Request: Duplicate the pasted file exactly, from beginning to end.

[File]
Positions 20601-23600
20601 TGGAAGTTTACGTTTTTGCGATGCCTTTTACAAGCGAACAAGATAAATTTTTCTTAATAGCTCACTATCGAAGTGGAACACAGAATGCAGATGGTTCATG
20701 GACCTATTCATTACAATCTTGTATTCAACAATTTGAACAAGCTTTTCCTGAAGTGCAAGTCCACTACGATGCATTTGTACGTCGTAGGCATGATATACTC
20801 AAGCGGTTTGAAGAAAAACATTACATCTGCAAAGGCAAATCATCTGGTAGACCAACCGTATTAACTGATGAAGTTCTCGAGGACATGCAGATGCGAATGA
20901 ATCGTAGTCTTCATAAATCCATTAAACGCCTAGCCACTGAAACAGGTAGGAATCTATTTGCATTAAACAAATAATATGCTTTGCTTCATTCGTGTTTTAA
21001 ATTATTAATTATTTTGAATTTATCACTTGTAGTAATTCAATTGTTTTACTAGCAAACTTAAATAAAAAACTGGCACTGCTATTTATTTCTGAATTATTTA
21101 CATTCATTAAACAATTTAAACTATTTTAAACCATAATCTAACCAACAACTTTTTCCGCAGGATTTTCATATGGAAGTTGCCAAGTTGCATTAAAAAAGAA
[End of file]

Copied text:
Positions 20601-23600
20601 TGGAAGTTTACGTTTTTGCGATGCCTTTTACAAGCGAACAAGATAAATTTTTCTTAATAGCTCACTATCGAAGTGGAACACAGAATGCAGATGGTTCATG
20701 GACCTATTCATTACAATCTTGTATTCAACAATTTGAACAAGCTTTTCCTGAAGTGCAAGTCCACTACGATGCATTTGTACGTCGTAGGCATGATATACTC
20801 AAGCGGTTTGAAGAAAAACATTACATCTGCAAAGGCAAATCATCTGGTAGACCAACCGTATTAACTGATGAAGTTCTCGAGGACATGCAGATGCGAATGA
20901 ATCGTAGTCTTCATAAATCCATTAAACGCCTAGCCACTGAAACAGGTAGGAATCTATTTGCATTAAACAAATAATATGCTTTGCTTCATTCGTGTTTTAA
21001 ATTATTAATTATTTTGAATTTATCACTTGTAGTAATTCAATTGTTTTACTAGCAAACTTAAATAAAAAACTGGCACTGCTATTTATTTCTGAATTATTTA
21101 CATTCATTAAACAATTTAAACTATTTTAAACCATAATCTAACCAACAACTTTTTCCGCAGGATTTTCATATGGAAGTTGCCAAGTTGCATTAAAAAAGAA